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Reeder 2: Call It a Comeback

When something works, don’t touch anything. When a software just works, it’s still possible to make it work better. I think this is the rule that Silvio Rizzi followed when thinking about the new version of Reeder, the feeds reader application I reviewed some months ago, calling it the best RSS reader for iPhone. Reeder 1.x was a great application, but as time went by it started to fall under the pressure of the features new applications such as MobileRSS, Newsprint or Newsrack introduced, and as consequence to this people started complaining about Reeder and Silvio not caring much about it anymore.

They were so wrong. Silvio has been working hard on the just-released 2.0 version, a free update for previous Reeder users that introduces some new functionalitites, and a lot of tweaks under the hood that make Reeder feel completely new, and fresh again.

You can call this a comeback.

From a user interface standpoint, Reeder 2 is based on the same UI principles of the 1.x version: a highly custom design which you either love or hate. I know many people who can’t stand the fake leather and paper look of Reeder, but I personally like it very much, as it’s just different from the rest. Pretty much nothing has been improved, changed or refined here, so if you were in love with the old look, there you have it. But speaking of the engine that powers Reeder, that’s where the new story is.

It’s fast.

Again: it’s fast.

Seriously fast.

Silvio has been struggling to find a better solution to make Reeder 2 more responsive than its predecessor, and he’s totally accomplished the task. Syncing items takes a few seconds (2, to be exact, under wifi here) and the, overall, the app feels ready to work during the sync. In Reeder 1, there was this strange feeling that you had to let it sync before touching anything on screen. Not anymore. Reeder 2, indeed, doesn’t depend on CoreData, it’s entirely based on a direct access to SQLite, which makes things a lot faster. Speaking of sync, Reeder can now fetch articles from the people you follow, shared items and, optionally, your already read items as well. Also, you can tell the app to cache images, which was a much requested feature.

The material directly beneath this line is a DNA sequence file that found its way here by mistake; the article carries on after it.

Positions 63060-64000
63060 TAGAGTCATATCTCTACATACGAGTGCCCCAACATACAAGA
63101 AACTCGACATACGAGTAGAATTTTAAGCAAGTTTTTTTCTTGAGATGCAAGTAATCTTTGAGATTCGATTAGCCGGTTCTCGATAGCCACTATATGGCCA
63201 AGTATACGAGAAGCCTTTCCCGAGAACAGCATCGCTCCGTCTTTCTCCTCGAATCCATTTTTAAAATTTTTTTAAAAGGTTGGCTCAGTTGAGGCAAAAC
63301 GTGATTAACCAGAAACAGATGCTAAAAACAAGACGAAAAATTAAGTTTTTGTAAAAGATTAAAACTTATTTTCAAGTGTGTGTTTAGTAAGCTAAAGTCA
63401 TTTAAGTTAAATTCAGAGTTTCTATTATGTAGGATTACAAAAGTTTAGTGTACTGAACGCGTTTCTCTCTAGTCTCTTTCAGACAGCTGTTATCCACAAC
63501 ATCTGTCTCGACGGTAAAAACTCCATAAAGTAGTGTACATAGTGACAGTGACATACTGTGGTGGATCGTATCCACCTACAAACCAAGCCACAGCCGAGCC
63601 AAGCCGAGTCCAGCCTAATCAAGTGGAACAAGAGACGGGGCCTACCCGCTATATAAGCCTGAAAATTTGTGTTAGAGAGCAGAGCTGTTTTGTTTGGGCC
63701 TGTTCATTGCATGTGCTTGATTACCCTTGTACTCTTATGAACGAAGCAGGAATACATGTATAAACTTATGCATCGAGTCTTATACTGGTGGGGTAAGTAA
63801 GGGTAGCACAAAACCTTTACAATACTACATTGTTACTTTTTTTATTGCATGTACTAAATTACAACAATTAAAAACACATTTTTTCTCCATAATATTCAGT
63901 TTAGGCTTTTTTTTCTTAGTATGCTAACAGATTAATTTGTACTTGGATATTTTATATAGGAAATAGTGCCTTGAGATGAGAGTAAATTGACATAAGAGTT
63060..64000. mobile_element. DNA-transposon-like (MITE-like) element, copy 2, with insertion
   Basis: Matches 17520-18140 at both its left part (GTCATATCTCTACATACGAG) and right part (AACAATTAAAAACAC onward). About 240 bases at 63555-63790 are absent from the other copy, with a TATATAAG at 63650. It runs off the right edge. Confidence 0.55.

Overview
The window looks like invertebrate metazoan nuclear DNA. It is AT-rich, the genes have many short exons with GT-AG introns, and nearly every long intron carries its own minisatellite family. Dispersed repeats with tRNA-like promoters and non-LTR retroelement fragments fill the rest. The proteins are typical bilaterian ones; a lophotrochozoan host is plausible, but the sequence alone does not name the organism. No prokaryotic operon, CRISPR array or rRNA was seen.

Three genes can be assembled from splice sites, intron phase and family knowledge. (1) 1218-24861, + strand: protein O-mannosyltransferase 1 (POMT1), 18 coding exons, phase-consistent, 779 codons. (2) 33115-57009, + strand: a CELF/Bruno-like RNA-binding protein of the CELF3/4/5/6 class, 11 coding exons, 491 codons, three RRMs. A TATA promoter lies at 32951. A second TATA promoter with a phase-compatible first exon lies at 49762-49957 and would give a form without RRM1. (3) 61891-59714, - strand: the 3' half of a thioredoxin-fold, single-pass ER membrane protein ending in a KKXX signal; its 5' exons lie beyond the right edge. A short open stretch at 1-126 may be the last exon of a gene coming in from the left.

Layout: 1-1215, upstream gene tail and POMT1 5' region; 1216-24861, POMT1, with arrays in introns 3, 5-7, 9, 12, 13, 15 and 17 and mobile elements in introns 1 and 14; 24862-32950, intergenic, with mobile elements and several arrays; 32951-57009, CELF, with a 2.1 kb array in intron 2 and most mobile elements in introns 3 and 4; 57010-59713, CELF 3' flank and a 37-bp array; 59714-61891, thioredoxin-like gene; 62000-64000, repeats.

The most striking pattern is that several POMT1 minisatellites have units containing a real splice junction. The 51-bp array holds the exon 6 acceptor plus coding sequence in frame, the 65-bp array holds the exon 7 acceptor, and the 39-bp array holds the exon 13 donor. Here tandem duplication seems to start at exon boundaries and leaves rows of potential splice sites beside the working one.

Another cool new thing about the update, is the state saving functionality: just like Tweetie 2 remembers what you were doing the last time you closed the application, so does Reeder 2 now. So, you don’t have to be afraid to receive a phone call while you’re catching up with the news. Other features include a setting for higher contrast and bigger fonts, support for additional services like the Instapaper Mobilizer and a more useful services panel.

Reeder 2 is a great update, for an already great application that needed some adjustements and refinements to stand tall once again.

You don’t even have to consider a download. Just buy it. [iTunes Link]

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